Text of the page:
10 10 THE BUSINESS ENVIRONMENT Just as the overall ranking on the ease of doing business tells only part of the story, so do changes in that ranking. Yearly movements in rankings can provide some indication of changes in an economy s regulatory environment for firms, but they are always relative. Moreover, year-to-year changes in the overall rankings do not reflect how the business regulatory environment in an economy has changed over time or how it has changed in different areas. To aid in assessing such changes, Doing Business introduced the distance to frontier score. This measure shows how far on average an economy is from the best performance achieved by any economy on each Doing Business indicator. Comparing the measure for an economy at 2 points in time allows users to assess how much the economy s regulatory environment as measured by Doing Business has changed over time how far it has moved toward (or away from) the most efficient practices and strongest regulations in areas covered by Doing Business (figure 1.5). Figure 1.5 How far has come in the areas measured by Doing Business? Note: The distance to frontier score shows how far on average an economy is from the best performance achieved by any economy on each Doing Business indicator since 2010, except for getting credit, paying taxes, protecting minority investors and resolving insolvency which had methodology changes in 2014 and thus are only comparable to The measure is normalized to range between 0 and 100, with 100 representing the best performance (the frontier). See the data notes starting on page 114 of the Doing Business 2015 report for more details on the distance to frontier score.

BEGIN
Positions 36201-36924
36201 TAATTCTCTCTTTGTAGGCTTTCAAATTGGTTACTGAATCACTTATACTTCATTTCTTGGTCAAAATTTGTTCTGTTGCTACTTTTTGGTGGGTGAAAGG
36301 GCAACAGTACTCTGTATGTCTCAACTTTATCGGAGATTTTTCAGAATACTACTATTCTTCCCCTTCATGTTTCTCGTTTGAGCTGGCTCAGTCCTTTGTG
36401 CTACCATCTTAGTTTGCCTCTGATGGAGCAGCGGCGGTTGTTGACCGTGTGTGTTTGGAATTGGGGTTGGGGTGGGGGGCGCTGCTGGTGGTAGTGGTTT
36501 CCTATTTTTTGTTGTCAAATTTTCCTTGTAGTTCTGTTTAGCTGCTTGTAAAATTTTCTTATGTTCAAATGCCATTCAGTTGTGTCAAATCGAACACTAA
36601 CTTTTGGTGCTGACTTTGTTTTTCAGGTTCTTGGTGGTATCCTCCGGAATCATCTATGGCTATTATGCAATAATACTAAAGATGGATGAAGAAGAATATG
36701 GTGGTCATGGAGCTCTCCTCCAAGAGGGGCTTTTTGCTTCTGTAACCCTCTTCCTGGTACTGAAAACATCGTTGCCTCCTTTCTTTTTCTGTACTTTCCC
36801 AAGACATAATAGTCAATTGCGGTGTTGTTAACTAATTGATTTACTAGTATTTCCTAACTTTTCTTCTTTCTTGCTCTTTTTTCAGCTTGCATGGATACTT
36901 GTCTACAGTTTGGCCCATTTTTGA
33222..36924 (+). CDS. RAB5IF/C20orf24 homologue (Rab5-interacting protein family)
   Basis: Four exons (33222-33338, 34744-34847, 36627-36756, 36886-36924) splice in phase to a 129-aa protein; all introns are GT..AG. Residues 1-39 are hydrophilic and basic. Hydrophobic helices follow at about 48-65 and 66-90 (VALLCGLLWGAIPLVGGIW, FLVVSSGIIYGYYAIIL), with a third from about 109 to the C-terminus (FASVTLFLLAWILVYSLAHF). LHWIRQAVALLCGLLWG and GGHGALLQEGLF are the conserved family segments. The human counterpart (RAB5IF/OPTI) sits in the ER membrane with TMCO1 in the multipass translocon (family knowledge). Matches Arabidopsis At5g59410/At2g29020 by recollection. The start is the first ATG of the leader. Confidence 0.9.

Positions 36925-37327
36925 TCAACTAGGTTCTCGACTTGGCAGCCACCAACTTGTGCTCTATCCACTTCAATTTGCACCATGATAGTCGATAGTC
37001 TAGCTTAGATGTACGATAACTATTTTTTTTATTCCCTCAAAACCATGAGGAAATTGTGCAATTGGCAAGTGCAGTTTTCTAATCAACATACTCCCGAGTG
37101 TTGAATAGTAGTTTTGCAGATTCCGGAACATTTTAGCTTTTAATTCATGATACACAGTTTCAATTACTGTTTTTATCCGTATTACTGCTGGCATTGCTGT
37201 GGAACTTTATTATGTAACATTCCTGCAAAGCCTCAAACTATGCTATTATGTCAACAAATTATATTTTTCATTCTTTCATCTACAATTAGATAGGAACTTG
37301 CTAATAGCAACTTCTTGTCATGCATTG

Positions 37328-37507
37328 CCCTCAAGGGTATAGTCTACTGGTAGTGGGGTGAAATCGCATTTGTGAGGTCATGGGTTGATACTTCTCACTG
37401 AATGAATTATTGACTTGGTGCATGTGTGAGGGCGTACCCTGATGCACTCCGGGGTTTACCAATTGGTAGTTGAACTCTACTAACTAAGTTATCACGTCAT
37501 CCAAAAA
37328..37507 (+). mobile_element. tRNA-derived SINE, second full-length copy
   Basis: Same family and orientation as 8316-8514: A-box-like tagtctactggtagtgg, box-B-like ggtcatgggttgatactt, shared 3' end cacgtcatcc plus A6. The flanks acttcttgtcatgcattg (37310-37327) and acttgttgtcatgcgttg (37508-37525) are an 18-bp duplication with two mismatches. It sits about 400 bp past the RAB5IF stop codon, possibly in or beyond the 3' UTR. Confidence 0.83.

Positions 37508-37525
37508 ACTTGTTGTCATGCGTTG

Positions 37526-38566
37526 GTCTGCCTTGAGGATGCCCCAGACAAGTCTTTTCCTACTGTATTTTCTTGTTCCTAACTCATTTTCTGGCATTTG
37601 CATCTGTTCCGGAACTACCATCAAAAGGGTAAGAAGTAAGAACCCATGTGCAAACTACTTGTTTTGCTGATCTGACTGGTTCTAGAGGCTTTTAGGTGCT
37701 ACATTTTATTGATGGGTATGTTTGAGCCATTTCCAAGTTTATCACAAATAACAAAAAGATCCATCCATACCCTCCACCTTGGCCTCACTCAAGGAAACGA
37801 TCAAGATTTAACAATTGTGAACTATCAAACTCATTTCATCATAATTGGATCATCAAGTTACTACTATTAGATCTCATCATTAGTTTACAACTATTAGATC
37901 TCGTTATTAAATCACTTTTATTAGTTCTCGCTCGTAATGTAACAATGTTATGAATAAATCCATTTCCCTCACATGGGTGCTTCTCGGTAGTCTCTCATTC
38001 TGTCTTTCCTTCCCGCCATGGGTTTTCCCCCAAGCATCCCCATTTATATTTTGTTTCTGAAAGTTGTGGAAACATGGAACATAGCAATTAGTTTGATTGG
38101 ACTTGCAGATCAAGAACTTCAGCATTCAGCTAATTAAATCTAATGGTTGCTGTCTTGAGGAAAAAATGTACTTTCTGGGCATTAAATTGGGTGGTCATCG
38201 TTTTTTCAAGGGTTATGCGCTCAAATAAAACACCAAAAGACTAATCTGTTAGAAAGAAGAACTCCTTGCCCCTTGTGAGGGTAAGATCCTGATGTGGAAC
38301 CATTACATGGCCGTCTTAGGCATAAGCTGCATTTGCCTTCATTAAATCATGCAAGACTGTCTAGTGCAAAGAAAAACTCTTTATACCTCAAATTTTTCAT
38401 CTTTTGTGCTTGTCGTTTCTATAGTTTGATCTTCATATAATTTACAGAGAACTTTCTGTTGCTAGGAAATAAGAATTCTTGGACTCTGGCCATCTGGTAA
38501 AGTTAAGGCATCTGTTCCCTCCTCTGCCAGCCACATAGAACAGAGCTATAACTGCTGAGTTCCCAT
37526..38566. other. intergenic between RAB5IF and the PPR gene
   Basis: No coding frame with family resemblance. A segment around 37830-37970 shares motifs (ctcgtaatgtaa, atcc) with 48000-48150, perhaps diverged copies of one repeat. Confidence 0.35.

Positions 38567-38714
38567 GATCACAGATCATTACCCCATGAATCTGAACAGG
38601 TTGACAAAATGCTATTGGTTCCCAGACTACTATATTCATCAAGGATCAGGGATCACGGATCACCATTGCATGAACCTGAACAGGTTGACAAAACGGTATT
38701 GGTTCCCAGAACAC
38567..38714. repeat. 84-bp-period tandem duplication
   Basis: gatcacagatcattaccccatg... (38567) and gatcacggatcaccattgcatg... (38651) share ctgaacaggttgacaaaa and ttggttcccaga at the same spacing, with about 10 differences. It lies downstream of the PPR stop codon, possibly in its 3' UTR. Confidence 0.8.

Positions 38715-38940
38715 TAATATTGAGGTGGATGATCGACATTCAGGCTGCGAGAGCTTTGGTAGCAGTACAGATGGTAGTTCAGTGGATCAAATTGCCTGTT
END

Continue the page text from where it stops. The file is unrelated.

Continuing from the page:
11 DB2015 DB2014 Austria DB2015 Bulgaria DB2015 Czech Republic DB2015 Moldova DB2015 Poland DB2015 Slovak Republic DB2015 Best performer globally DB2015 Doing Business THE BUSINESS ENVIRONMENT The absolute values of the indicators tell another part of the story (table 1.1). The indicators, on their own or in comparison with the indicators of a good practice economy or those of comparator economies in the region, may reveal bottlenecks reflected in large numbers of procedures, long delays or high costs. Or they may reveal unexpected strengths in an area of business regulation such as a regulatory process that can be completed with a small number of procedures in a few days and at a low cost. Comparison of the economy s indicators today with those in the previous year may show where substantial bottlenecks persist and where they are diminishing. Table 1.1 Summary of Doing Business indicators for Indicator Starting a Business (rank) New Zealand (1) Starting a Business (DTF Score) New Zealand (99.96) Procedures (number) New Zealand (1.0)* Time (days) New Zealand (0.5) Cost (% of income per capita) Slovenia (0.0) Paid-in min. capital (% of income per capita) Economies (0.0)* Dealing with Construction Permits (rank) Hong Kong SAR, China (1) Dealing with Construction Permits (DTF Score) Hong Kong SAR, China (95.53)